Except for Israel (as a result of the court’s decision), no civilized country permits torture only to extract a confession and where the accused poses no danger.
The fire was apparently started by several youths from a local Lebanese family following a fight that broke out between a member of the family and Syrian refugee workers.
Joint List leader Ayman Odeh condemned the incident, calling it a "despicable act that attacks the Charismas spirit an the spirit of unity in the Arab society" in Israel.
The suspect was later found dead.
No one was harmed during the incident.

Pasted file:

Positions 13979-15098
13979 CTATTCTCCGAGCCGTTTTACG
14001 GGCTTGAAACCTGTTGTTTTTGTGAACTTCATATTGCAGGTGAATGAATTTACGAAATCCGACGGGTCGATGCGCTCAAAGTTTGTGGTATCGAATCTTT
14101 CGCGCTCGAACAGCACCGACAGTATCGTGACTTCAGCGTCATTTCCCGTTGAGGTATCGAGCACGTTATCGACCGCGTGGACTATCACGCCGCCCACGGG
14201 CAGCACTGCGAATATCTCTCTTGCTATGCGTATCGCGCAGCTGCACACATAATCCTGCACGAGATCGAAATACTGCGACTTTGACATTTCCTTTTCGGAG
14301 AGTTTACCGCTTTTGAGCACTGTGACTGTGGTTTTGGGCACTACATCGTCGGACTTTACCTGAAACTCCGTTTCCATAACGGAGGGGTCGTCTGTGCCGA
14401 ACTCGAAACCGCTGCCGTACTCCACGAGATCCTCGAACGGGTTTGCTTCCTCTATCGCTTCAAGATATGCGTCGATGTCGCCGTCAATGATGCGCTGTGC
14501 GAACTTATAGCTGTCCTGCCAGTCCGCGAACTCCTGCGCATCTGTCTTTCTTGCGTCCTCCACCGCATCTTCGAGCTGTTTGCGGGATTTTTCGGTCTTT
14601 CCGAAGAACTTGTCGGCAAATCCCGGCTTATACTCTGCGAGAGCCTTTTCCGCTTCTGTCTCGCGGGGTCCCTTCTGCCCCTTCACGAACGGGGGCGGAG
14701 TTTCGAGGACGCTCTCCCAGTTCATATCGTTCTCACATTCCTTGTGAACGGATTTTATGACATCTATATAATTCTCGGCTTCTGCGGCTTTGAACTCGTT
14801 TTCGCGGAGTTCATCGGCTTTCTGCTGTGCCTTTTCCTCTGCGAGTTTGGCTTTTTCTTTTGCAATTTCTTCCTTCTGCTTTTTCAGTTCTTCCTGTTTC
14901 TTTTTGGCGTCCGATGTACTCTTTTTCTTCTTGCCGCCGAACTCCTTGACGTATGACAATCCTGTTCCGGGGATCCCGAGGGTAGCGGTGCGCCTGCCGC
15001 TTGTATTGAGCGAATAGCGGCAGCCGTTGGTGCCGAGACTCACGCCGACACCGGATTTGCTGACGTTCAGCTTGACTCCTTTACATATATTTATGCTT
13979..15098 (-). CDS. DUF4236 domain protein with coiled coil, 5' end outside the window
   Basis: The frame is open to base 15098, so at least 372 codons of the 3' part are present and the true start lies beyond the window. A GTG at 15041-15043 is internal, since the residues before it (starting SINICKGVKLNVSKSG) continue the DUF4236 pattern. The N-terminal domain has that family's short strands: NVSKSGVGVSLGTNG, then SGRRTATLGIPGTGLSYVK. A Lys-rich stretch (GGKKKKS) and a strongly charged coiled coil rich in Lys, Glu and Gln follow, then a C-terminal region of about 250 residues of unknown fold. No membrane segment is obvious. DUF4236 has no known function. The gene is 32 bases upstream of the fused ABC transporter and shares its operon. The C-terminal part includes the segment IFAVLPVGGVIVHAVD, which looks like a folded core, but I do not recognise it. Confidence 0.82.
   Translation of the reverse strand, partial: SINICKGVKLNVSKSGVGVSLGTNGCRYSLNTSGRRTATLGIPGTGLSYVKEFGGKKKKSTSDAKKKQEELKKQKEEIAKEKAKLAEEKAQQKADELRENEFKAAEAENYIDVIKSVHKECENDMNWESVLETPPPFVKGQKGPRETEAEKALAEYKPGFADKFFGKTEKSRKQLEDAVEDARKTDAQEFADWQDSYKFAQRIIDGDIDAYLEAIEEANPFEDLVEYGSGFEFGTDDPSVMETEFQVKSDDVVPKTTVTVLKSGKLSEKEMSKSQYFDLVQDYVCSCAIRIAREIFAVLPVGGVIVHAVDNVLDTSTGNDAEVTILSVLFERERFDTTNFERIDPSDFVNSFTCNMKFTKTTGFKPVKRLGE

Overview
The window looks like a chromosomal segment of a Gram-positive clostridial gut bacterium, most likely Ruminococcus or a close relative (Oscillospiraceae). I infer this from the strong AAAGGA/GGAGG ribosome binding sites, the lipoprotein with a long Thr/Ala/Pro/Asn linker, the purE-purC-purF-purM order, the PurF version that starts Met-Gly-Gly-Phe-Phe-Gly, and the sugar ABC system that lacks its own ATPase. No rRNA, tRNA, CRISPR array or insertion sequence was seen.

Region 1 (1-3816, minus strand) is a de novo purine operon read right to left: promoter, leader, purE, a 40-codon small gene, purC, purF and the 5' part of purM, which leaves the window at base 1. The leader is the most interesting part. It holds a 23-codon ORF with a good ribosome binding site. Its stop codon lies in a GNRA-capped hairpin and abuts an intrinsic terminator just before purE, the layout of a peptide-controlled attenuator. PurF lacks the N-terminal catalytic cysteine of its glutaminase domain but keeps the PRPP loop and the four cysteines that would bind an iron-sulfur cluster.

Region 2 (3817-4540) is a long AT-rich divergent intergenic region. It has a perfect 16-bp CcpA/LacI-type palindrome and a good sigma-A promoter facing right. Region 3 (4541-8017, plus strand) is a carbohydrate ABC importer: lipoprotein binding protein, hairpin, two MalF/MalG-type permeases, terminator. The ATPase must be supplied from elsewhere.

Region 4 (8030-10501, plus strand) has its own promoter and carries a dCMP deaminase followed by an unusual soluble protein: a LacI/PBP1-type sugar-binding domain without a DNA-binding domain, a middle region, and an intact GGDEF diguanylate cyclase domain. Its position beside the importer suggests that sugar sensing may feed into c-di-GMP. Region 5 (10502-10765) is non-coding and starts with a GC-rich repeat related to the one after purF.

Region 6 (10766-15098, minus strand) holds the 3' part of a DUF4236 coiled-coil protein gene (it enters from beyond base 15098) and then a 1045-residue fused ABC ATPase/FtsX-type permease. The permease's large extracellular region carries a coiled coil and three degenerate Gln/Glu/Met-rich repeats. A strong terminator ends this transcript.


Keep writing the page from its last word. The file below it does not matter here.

The embassy said that protection of religious minorities was critical, but praised Israel for the arrest of the individual believed to be responsible for the incident.
The decommissioning process will take nine months to a year and will cost an estimated $30 million.
"Burnt books conjure up such dark times in our collective history. Disturbing."
The fire was described as a possible arson attack, and was allegedly started after a failed break-in.
Prosecutors recently found new evidence for the case that demands investigating, and a tentative trial date has been set for November.